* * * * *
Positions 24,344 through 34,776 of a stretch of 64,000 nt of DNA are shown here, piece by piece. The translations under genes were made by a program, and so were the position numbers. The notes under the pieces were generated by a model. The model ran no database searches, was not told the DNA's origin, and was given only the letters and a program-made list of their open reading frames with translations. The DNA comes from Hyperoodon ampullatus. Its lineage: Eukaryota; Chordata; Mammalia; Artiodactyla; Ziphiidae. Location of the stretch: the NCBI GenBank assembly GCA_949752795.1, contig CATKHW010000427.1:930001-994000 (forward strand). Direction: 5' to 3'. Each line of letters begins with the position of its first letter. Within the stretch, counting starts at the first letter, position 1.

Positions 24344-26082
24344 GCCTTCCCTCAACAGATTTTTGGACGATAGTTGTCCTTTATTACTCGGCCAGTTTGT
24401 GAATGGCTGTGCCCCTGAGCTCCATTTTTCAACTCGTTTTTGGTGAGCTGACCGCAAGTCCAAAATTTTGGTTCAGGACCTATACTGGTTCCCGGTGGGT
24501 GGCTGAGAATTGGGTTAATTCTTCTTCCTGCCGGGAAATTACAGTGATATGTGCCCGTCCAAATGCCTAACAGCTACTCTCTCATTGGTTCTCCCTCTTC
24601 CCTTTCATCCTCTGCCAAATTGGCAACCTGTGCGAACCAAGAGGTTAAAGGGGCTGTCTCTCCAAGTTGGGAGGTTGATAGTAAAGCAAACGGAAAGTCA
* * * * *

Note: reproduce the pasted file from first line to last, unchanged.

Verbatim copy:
Positions 24,344 through 34,776 of a stretch of 64,000 nt of DNA are shown here, piece by piece. The translations under genes were made by a program, and so were the position numbers. The notes under the pieces were generated by a model. The model ran no database searches, was not told the DNA's origin, and was given only the letters and a program-made list of their open reading frames with translations. The DNA comes from Hyperoodon ampullatus. Its lineage: Eukaryota; Chordata; Mammalia; Artiodactyla; Ziphiidae. Location of the stretch: the NCBI GenBank assembly GCA_949752795.1, contig CATKHW010000427.1:930001-994000 (forward strand). Direction: 5' to 3'. Each line of letters begins with the position of its first letter. Within the stretch, counting starts at the first letter, position 1.

Positions 24344-26082
24344 GCCTTCCCTCAACAGATTTTTGGACGATAGTTGTCCTTTATTACTCGGCCAGTTTGT
24401 GAATGGCTGTGCCCCTGAGCTCCATTTTTCAACTCGTTTTTGGTGAGCTGACCGCAAGTCCAAAATTTTGGTTCAGGACCTATACTGGTTCCCGGTGGGT
24501 GGCTGAGAATTGGGTTAATTCTTCTTCCTGCCGGGAAATTACAGTGATATGTGCCCGTCCAAATGCCTAACAGCTACTCTCTCATTGGTTCTCCCTCTTC
24601 CCTTTCATCCTCTGCCAAATTGGCAACCTGTGCGAACCAAGAGGTTAAAGGGGCTGTCTCTCCAAGTTGGGAGGTTGATAGTAAAGCAAACGGAAAGTCA